The Pulitzer Prize-winning epic of the Great Depression, a book that galvanized--and sometimes outraged--millions of readers.<P><P> First published in 1939, Steinbeck's Pulitzer Prize-winning epic of the Great Depression chronicles the Dust Bowl migration of the 1930s and tells the story of one Oklahoma farm family, the Joads-driven from their homestead and forced to travel west to the promised land of California. Out of their trials and their repeated collisions against the hard realities of an America divided into Haves and Have-Nots evolves a drama that is intensely human yet majestic in its scale and moral vision, elemental yet plainspoken, tragic but ultimately stirring in its human dignity.<P> A portrait of the conflict between the powerful and the powerless, of one man's fierce reaction to injustice, and of one woman's stoical strength, the novel captures the horrors of the Great Depression and probes into the very nature of equality and justice in America.<P> The Grapes of Wrath summed up its era in the way that Uncle Tom's Cabin summed up the years of slavery before the Civil War. Sensitive to fascist and communist criticism, Steinbeck insisted that "The Battle Hymn of the Republic" be printed in its entirety in the first edition of the book--which takes its title from the first verse: "He is trampling out the vintage where the grapes of wrath are stored." At once a naturalistic epic, captivity narrative, road novel, and transcendental gospel, Steinbeck's powerful landmark novel is perhaps the most American of American Classics.<P> This edition contains an introduction and notes by Steinbeck scholar Robert Demott.

The Grapes of Wrath (Adapted)

by John Steinbeck Tony Napoli

"Traces the migration of an Oklahoma Dust Bowl family to California and their subsequent hardships as migrant farm workers."--Amazon.com. Adapted and abridged.

In Dubious Battle

by John Steinbeck Warren French

A novel that fearlessly explores the line between principled defiance and blind fanaticism, John Steinbeck's In Dubious Battle contains an introduction and notes by Warren French in Penguin Modern Classics. <P> 'This book is brutal. I wanted to be merely a recording consciousness,' Steinbeck said of In Dubious Battle, which aroused immense controversy when first published in 1936. It follows the fortunes of Jim Nolan, disenfranchised and alone, his family destroyed by the system. Desperate to find his place in the world, Jim joins the Communist Party and becomes entangled in a strike of migrant workers which spirals out of control, unflinchingly detailing the apocalyptic violence that breaks out when the masses become the mob. This fast-paced, compelling novel is at once a brilliant observation of social and political turmoil and a moving story of a young man's struggle for identity. In Dubious Battle explores and dramatises many of the ideas and themes key to Steinbeck's writing. <P> John Steinbeck (1902-68), winner of the Pulitzer Prize and the Nobel Prize for literature, is remembered as one of the greatest and best-loved American writers of the twentieth century. During the Second World War Steinbeck served as a war correspondent, his journalism later collected in Once There Was a War (1958), and he was awarded the Norwegian Cross of Freedom for his portrayal in The Moon is Down (1942) of Resistance efforts in northern Europe. His best-known works include the epics The Grapes of Wrath (1939) and East of Eden (1952), and his tragic novella Of Mice and Men (1937).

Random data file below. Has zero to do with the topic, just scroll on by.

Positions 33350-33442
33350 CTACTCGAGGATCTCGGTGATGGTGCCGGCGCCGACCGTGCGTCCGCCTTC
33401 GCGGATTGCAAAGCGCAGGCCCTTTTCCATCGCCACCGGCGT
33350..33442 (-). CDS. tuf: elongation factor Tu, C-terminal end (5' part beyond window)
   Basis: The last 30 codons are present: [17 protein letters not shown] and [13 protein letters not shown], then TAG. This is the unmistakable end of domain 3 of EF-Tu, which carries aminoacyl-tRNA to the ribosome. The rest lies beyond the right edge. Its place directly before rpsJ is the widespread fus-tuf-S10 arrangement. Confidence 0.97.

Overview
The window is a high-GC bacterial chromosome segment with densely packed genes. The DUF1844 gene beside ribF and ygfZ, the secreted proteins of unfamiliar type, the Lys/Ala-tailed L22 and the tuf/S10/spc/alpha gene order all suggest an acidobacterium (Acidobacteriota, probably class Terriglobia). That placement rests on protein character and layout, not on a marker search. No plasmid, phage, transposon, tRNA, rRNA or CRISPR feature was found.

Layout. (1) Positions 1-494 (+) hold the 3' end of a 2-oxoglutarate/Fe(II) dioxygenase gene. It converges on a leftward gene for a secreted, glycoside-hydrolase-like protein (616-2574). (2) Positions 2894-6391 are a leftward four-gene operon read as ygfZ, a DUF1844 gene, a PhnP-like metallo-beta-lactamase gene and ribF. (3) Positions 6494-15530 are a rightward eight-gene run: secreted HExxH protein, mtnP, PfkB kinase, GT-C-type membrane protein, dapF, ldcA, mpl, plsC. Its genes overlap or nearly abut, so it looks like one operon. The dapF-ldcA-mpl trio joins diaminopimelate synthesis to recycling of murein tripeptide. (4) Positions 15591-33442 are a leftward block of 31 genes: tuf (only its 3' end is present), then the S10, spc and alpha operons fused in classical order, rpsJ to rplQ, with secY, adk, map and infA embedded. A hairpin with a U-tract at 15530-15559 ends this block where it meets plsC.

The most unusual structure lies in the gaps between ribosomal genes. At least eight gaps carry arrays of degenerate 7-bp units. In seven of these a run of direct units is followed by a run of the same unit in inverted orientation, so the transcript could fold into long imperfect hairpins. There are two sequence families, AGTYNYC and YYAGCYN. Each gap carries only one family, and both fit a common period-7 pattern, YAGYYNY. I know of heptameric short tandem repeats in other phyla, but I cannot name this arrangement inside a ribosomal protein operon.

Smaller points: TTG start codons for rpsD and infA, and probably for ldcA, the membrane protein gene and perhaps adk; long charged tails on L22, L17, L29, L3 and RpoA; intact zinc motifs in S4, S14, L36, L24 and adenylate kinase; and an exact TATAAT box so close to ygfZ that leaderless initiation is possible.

Journal of a Novel: The East of Eden Letters

by John Steinbeck